Scuba Diving in Antarctica

A Journey To Antarctica

As a 15 year old, I ventured to Antarctica with Blue Green Expeditions to dive and help scientists study the Antarctic environment. We conducted roaming video benthic surveys, plankton tows, and looked for signs of Sea Star Wasting Syndrome. These are all important aspects to study in order to see how humans might be affecting the ecosystem of Antarctica.

 Becky Schott 

How does diving in Antarctica work? Well, first off you must already have experience diving with a drysuit and some experience in cold water below 39F. With that experience in mind, the actual diving operations take place on Zodiacs. You pack your kit on the Zodiac before it is put into the water. Then you gear up, undergarments, drysuit, computer, hood, backup mask, camera, and anything else you might want or need for diving. You walk down the gangplank into the Zodiac and get taken to the dive site. You then kit up and dive, then you come back when the dive is over and you take your gear off and pass it up before pulling yourself up into the Zodiac and heading back to the ship.



When I started getting into technical diving, I noticed that almost nobody was wearing a console computer. When I asked my instructors what the best wrist mount computer would be for technical diving, they said Shearwater. I started doing some research into Shearwater dive computers where I learned about computers like the Perdix 2 which has multiple different modes for recreational diving, OC Technical, CC, and even a simple gauge mode. I needed something easy to use while wearing Dry Gloves with thick liners and the Perdix 2 was perfect for my Antarctic adventure.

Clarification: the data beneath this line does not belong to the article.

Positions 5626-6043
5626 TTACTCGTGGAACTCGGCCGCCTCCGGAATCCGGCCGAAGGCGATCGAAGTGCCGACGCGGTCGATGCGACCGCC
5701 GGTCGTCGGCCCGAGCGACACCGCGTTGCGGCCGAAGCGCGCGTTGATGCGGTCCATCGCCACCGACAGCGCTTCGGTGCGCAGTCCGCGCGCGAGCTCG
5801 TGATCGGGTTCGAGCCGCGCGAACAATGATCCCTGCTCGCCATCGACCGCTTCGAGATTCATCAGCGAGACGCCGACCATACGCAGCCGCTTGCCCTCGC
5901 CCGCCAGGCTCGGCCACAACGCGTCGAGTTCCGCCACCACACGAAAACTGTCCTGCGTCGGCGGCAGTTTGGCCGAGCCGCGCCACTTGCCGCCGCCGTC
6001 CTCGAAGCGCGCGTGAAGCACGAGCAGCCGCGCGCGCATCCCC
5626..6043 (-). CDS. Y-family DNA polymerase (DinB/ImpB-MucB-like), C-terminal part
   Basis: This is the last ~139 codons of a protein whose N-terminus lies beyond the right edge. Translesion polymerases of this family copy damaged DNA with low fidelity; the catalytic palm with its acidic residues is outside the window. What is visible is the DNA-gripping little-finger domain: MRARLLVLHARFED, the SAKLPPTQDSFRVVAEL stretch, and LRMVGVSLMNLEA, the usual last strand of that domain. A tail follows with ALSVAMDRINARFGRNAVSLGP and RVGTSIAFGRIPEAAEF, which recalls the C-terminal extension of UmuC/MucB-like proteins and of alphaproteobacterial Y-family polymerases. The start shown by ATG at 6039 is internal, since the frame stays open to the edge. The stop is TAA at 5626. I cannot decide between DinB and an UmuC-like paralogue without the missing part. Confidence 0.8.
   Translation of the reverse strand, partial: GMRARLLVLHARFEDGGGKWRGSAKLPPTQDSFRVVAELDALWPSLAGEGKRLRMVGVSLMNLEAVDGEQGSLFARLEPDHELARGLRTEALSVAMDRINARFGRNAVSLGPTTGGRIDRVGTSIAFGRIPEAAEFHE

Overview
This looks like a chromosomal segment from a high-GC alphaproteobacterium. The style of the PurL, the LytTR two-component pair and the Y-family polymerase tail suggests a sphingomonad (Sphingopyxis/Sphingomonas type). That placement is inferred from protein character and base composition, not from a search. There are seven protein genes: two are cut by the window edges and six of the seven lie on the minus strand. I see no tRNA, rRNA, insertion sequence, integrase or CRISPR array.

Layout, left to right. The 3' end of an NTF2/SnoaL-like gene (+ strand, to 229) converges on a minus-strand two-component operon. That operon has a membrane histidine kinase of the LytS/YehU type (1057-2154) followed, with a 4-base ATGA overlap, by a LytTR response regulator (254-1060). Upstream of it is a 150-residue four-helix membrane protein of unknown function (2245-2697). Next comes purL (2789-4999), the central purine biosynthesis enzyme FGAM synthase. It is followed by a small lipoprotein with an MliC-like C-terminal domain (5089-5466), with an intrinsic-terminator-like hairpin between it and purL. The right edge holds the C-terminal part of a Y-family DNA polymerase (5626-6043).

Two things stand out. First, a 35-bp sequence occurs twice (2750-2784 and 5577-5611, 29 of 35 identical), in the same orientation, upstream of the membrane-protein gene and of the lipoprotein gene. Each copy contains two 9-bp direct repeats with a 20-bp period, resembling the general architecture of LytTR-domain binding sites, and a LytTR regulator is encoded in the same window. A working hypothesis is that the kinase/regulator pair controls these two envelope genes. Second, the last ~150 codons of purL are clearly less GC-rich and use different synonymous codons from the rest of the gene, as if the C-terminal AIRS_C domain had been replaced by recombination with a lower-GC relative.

When I trained for cold water diving in Buffalo, NY with Professional SCUBA, I practiced using my new Perdix 2 computer with my cold water gear.  It worked amazing, held up in the extreme cold, and helped me get my bearings in some very low visibility conditions. I took it on a drift dive in the Niagara River and despite the straps on the computer being frozen solid and covered in snow, it still worked like a charm. The dive log and cloud update feature made it extremely easy to log all my prep dives.



Finally, it was time to take it to Antarctica. It was quite easy to pack with my regulator in a small carry-on bag. I took it for one last pre-Antarctic dive in the Beagle Channel, Ushuaia, Argentina. It worked great. Then, after a two day long sail through the Drake Passage, I went on my first Polar dive in Antarctica, the mountains and dramatic landscapes topside combined with the unbelievable colors, life, and kelp underwater.



For the rest of the trip, my computer worked perfectly in one of the deadliest, windiest, coldest, yet most beautiful environment in the world. The data displayed easily, a vibration in my arm if I was nearing my depth limit, easy to look at without losing the heat from my hood, and all around an outstanding dive computer!



John R.F. Humphreys, is a 15 year old living in the Greater Tampa Bay Area, Florida. He enjoys scientific diving, coral restoration, working with veterans, and helping the environment. He aspires to be in the space industry as a Mission Commander, specializing in Mars exploration and colonization.